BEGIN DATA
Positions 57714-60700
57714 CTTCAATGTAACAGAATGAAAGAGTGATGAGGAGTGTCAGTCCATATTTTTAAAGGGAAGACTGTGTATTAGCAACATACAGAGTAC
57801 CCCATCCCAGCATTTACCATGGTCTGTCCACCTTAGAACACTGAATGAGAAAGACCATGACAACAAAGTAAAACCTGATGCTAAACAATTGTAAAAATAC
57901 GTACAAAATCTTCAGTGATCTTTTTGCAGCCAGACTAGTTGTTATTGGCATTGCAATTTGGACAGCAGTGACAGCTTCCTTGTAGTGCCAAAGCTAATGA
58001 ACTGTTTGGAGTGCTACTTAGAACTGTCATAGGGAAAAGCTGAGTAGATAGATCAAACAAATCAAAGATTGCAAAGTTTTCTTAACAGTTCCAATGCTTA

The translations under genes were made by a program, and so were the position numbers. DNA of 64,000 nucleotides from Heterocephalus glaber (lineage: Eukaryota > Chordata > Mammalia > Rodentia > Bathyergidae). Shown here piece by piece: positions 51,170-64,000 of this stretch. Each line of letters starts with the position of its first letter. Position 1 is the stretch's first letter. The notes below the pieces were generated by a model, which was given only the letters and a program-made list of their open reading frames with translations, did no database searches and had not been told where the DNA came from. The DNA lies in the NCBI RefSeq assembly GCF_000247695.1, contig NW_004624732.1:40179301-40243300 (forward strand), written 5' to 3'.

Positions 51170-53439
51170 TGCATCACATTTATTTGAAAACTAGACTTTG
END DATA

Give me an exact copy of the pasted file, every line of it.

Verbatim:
Positions 57714-60700
57714 CTTCAATGTAACAGAATGAAAGAGTGATGAGGAGTGTCAGTCCATATTTTTAAAGGGAAGACTGTGTATTAGCAACATACAGAGTAC
57801 CCCATCCCAGCATTTACCATGGTCTGTCCACCTTAGAACACTGAATGAGAAAGACCATGACAACAAAGTAAAACCTGATGCTAAACAATTGTAAAAATAC
57901 GTACAAAATCTTCAGTGATCTTTTTGCAGCCAGACTAGTTGTTATTGGCATTGCAATTTGGACAGCAGTGACAGCTTCCTTGTAGTGCCAAAGCTAATGA
58001 ACTGTTTGGAGTGCTACTTAGAACTGTCATAGGGAAAAGCTGAGTAGATAGATCAAACAAATCAAAGATTGCAAAGTTTTCTTAACAGTTCCAATGCTTA

The translations under genes were made by a program, and so were the position numbers. DNA of 64,000 nucleotides from Heterocephalus glaber (lineage: Eukaryota > Chordata > Mammalia > Rodentia > Bathyergidae). Shown here piece by piece: positions 51,170-64,000 of this stretch. Each line of letters starts with the position of its first letter. Position 1 is the stretch's first letter. The notes below the pieces were generated by a model, which was given only the letters and a program-made list of their open reading frames with translations, did no database searches and had not been told where the DNA came from. The DNA lies in the NCBI RefSeq assembly GCF_000247695.1, contig NW_004624732.1:40179301-40243300 (forward strand), written 5' to 3'.

Positions 51170-53439
51170 TGCATCACATTTATTTGAAAACTAGACTTTG